Portland, Oregon -- The incidents have not tailed off, even since Sept. 11: a firebombing at a federal corral for wild horses in northeastern California; a fire at a primate research center in New Mexico, and back-to-back break-ins in Iowa, one at a fur farm to release more than 1,000 mink, the other to free pigeons raised for research.
All the incidents occurred in the last several weeks, and loose-knit groups like the Animal Liberation Front or the Earth Liberation Front have claimed responsibility. While many mainstream protest groups have scaled back their activism since the terrorist attacks, radical animal rights groups have not.
State and federal law enforcement officials say they are frustrated and angered by the recent acts of sabotage. Some investigators said they were worried that such vandalism could escalate because the groups involved knew that agents were already overwhelmed with reports of anthrax and terrorism.
"This is a horrible time in the nation's history," said Beth Anne Steele, a spokeswoman for the Federal Bureau of Investigation in Portland, which is looking into the incidents, "and to be adding to that with your own brand of violence just goes beyond the pale. If you look at the general public, there is even less tolerance than there might have been before for terrorism of any kind."
After the firebombing last month at a wild horse corral of the Federal Bureau of Land Management near Susanville, Calif., a radical group released a statement saying it was in reaction to the bureau's "continued war against the earth." The bombing caused about $80,000 in damage.
So far, no one has been arrested for the most recent attacks. To the degree that individuals or groups have offered any defense of the actions, they say their conduct constitutes neither violence nor terrorism.
In a statement, a Canadian-based faction of the Animal Liberation Front defended the attacks in Iowa, which took place on Oct. 17 and 18, saying that those involved were "giving these animals a fighting chance for survival."
Several other Iowa farms have been subject to break-ins and the release of animals in recent years, and the group's statement said such acts would continue until the animals' "blood stops spilling."
Several birds and mink died shortly after their self-styled liberators cut holes in fences and nets, when they were hit by cars or fell to prey, the farms' owners said. But the animal liberation group said the animals' release was preferable to the "tortures, gassings and electrocutions" they faced in captivity.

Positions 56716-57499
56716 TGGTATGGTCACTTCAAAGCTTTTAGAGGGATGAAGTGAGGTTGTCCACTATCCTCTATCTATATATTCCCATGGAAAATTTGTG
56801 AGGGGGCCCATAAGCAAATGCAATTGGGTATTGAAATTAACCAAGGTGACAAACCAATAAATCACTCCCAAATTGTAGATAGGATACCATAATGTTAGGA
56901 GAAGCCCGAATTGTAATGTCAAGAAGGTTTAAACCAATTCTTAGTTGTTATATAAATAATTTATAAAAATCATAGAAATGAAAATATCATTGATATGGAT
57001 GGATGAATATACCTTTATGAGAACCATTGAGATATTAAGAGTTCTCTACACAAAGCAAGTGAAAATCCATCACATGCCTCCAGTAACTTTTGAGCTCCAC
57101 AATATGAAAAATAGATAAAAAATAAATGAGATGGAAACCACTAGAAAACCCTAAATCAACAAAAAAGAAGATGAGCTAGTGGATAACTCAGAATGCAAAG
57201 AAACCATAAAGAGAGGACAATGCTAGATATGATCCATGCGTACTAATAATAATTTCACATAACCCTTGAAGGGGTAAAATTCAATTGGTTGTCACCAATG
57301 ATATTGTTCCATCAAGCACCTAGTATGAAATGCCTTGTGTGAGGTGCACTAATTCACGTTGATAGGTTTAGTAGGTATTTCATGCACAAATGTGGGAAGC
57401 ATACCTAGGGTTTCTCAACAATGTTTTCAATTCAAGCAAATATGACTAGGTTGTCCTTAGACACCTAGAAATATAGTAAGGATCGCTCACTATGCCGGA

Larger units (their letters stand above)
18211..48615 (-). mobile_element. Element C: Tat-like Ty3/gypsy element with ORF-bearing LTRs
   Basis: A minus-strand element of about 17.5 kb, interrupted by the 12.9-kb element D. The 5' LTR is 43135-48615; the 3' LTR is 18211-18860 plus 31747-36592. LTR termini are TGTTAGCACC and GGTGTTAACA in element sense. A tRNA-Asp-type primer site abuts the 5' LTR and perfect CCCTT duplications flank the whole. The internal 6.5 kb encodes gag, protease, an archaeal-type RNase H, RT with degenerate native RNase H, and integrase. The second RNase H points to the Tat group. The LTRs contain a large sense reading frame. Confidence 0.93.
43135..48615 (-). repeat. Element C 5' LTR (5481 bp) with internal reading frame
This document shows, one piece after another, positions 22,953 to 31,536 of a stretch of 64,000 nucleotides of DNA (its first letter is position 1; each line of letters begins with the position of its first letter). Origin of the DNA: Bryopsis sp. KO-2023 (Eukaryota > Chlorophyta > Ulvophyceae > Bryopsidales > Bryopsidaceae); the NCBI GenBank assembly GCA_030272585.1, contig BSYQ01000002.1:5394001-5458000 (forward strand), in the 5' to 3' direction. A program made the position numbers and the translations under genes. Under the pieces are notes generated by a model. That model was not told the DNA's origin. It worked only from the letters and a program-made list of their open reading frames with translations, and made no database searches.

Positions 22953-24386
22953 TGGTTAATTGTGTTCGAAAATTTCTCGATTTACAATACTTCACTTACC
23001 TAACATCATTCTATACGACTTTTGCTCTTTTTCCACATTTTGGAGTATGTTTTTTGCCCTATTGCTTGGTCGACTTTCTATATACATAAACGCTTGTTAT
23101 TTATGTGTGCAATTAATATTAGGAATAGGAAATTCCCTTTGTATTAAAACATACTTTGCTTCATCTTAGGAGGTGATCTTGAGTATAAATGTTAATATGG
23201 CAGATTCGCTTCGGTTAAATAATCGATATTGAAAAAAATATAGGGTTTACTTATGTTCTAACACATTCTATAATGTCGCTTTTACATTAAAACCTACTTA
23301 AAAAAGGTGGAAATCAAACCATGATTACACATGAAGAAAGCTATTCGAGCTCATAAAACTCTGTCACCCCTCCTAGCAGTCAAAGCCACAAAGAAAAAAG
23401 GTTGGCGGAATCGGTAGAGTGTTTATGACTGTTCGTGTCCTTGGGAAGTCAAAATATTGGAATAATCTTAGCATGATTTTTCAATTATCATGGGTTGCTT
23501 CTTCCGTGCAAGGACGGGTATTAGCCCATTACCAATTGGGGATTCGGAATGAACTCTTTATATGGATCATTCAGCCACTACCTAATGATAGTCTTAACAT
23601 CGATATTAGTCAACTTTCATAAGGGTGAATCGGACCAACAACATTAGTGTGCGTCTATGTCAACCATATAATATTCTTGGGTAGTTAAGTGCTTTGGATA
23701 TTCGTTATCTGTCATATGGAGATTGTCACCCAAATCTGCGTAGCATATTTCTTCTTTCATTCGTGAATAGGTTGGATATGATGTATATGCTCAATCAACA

Between them, the Animal Liberation Front and the Earth Liberation Front have claimed responsibility for at least six actions since Sept. 11, and for many others in recent years, including fires at a Vail, Colo., ski resort, which they said impinged on lynx habitat, and a Long Island housing-construction site.
Several months ago, someone set fires at an Oregon tree farm and a genetics research laboratory at the University of Washington in Seattle. The Earth Liberation Front claimed responsibility.
The groups have no formal structure, but espouse philosophies, most publicly on the Internet, that support sabotage in defense of animal life or the environment. There have been few arrests in the cases.
Eco-saboteurs, as they are called, are also suspected in a Sept. 8 fire at a McDonald's in Tucson, that caused extensive damage. The initials "A.L.F." and "E.L.F." were spray- painted at the scene.
In addition, the authorities are investigating an incident last Monday at Michigan Technological University in Houghton, Mich., in which two homemade bombs were discovered at two buildings where forestry research is conducted.
The F.B.I., federal firearms agents and the Michigan State Police were called in to defuse the devices. The university said it had received e-mail threats from the Earth Liberation Front earlier this year after it received a grant for research that includes genetic manipulation of trees.
No one has been injured in the incidents, although law enforcement officials say it is only a matter of time before that happens, even if it is not the intent of the perpetrators.
In late September, vandals damaged oil-exploration equipment near Moab, Utah, leaving a postcard near the site that claimed the Earth Liberation Front was involved.
Other recent incidents include a firebombing on Oct. 15 at a corral of the Federal Bureau of Land Management, near Susanville, Calif., in protest of the roundup of the horses.
The Animal Liberation Front in Canada released a communiqué saying it was from the Earth Liberation Front, which said the firebombing was in reaction to the bureau's "continued war against the earth." It added: "In the name of all that is wild we will continue to target industries and organizations that seek to profit by destroying the earth."
One firebomb started a blaze, destroying a barn and about 250 tons of hay and causing a total of about $80,000 in damage. The vandals tore down part of a fence but failed to free the roughly 160 horses at the corral. Three other firebombs, connected to an electronic timer, did not ignite, though a nearby stretch of U.S. 395 was closed for 12 hours while the devices were removed.
While those who commit sabotage have remained anonymous, some animal rights activists have staged public protests recently. In Little Rock, Ark., on Oct. 29, animal rights protesters tried to breach a barricade at the downtown offices of Stephens Inc., a company with ties to a British company, Huntingdon Life Sciences, that conducts animal research.
Several protesters chanted "stop the torture, stop the pain" and wore animal masks, gas masks or bandanas. About 20 people were arrested on charges of disorderly conduct. The organizer, a Philadelphia group called Stop Huntingdon Animal Cruelty, says the company mistreats animals. Huntingdon Life Sciences says it complies with all government regulations on animal research both here and in Britain.